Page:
TD News, Number 2, 2003 - Internet Web Site: '' Send an e-mail request for username and password to: ''

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Treating Wood—New Concepts

Wood that contacts the ground or that gets wet often will be attacked by fungi and insects. With the exception of naturally durable species, such as redwood and cedar, all wood that contacts the ground or gets wet often will begin decaying within a short period of time unless it is treated with a preservative. For several decades, consumers have been able to purchase pressure-treated wood at their local lumberyards. Most of this wood was impregnated with a preservative called chromated copper arsenate (CCA).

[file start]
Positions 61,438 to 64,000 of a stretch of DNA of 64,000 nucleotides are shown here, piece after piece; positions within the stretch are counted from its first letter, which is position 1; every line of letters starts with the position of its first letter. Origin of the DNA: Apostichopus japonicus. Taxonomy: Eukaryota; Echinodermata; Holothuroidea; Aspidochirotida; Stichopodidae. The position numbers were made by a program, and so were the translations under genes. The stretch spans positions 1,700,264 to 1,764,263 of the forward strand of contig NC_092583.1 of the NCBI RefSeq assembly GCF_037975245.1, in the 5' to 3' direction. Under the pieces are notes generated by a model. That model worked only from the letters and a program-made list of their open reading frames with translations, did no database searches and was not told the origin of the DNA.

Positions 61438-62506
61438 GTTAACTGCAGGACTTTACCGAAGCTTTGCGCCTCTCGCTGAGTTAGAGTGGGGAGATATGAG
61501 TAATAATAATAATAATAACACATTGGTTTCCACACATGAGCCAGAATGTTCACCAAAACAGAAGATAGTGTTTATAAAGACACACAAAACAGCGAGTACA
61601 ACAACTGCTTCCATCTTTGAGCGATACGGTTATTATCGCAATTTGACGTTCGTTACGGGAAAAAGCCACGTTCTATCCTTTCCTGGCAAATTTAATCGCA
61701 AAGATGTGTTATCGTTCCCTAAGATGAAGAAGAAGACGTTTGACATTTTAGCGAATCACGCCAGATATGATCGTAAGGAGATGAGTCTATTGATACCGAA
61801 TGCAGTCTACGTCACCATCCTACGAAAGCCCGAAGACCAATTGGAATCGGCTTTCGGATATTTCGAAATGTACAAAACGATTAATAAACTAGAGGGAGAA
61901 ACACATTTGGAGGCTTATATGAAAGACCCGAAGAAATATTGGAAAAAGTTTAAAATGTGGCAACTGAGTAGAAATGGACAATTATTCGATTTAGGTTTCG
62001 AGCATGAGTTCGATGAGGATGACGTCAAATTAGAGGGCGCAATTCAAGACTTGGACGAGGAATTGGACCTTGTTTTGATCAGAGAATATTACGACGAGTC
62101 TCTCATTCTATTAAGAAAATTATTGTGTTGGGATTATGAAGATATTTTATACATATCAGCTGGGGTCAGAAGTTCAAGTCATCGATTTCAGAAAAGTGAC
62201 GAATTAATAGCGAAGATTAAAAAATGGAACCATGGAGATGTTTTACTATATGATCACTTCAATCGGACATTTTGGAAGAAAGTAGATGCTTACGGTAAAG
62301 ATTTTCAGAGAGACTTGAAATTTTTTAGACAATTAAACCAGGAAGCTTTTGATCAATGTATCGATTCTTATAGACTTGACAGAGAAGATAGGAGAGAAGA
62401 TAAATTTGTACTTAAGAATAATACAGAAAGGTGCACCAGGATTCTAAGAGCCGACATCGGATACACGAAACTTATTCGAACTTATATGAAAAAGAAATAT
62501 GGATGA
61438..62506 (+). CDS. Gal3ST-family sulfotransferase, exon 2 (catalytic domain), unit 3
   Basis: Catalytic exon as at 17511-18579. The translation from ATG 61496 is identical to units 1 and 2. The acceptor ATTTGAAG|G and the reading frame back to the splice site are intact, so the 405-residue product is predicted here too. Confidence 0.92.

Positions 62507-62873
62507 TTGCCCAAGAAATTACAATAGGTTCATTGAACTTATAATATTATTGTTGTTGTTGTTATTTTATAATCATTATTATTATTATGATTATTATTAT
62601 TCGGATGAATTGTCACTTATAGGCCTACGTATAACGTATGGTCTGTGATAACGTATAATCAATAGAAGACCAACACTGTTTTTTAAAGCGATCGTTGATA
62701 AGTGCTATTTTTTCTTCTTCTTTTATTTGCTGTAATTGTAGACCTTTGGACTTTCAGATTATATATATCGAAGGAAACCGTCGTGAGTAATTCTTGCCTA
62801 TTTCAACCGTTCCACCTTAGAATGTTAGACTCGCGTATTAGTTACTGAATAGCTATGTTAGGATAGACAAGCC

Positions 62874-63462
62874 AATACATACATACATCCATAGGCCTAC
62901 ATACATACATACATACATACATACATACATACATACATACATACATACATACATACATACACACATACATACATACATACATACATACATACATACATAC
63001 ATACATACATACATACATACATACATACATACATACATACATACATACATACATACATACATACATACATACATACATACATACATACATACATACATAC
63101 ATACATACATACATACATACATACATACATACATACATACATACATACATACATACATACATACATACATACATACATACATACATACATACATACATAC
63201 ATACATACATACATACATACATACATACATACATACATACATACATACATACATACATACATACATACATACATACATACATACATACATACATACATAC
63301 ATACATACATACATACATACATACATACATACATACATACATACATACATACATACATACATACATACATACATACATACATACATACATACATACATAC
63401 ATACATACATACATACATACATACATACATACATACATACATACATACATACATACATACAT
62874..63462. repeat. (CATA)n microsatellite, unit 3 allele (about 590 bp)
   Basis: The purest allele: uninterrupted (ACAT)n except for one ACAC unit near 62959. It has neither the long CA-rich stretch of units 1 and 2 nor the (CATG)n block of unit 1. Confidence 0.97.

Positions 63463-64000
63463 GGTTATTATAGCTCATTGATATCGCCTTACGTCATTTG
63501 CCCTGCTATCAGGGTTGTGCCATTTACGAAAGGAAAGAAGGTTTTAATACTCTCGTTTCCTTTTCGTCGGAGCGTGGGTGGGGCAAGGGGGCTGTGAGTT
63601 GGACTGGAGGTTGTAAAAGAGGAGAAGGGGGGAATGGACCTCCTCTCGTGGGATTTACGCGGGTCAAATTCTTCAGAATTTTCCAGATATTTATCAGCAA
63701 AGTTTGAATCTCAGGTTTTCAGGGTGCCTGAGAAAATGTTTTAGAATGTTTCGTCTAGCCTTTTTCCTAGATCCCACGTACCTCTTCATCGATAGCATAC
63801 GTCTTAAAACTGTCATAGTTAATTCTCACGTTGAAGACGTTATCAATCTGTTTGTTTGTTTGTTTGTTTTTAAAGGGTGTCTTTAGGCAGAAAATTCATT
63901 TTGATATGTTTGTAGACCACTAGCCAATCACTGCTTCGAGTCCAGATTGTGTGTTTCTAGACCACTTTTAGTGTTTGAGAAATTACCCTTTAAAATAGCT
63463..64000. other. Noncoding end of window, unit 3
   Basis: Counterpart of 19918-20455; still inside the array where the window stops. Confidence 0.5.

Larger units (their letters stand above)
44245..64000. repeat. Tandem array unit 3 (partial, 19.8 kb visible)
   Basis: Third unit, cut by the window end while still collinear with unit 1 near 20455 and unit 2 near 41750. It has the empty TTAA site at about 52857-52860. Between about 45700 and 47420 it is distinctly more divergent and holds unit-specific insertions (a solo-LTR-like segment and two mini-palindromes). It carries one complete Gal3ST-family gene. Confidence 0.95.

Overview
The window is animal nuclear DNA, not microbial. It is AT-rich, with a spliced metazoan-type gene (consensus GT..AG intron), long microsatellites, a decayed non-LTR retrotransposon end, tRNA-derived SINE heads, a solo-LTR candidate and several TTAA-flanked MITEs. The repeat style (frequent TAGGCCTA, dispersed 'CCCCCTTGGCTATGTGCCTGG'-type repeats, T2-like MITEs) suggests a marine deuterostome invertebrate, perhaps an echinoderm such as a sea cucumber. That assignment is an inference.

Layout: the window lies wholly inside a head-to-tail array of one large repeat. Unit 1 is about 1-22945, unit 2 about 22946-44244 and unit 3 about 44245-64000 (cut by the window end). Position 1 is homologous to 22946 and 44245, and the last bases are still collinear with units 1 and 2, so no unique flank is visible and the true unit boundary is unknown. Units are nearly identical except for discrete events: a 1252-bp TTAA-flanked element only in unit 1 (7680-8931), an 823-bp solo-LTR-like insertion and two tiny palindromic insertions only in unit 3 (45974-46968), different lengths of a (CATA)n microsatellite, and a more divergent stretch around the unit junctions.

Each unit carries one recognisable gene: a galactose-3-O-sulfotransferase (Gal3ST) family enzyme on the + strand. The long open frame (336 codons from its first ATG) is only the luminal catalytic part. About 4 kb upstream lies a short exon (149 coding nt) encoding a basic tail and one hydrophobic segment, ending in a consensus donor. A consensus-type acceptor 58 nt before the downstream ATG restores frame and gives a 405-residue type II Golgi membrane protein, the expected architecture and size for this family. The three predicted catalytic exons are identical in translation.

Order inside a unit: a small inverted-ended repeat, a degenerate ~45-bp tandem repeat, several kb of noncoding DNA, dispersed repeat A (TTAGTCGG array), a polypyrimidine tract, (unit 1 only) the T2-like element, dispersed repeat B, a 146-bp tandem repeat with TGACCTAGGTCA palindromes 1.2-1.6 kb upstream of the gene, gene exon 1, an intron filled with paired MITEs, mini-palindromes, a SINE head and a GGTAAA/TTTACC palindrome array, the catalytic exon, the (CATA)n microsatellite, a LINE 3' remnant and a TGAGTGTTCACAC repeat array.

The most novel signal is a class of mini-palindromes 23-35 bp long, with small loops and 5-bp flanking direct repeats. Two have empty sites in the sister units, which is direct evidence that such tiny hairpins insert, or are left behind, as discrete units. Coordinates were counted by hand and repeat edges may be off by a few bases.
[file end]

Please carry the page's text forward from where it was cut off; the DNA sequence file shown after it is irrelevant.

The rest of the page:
Photo of a wood trail bridge.

Now that new alternative treatments are available and wood treated with chromated copper arsenate has been restricted, Forest Service employees need information on treated lumber. Ellen Eubanks, landscape architect at SDTDC, has received calls from many of these employees. She refers callers to the Forest Products Laboratory, Madison, WI, Web site at:

This site has the answers to the most frequently asked questions about treated lumber, preservatives, and related topics. Also included are links to other sources of information and a list of Forest Products Laboratory publications.

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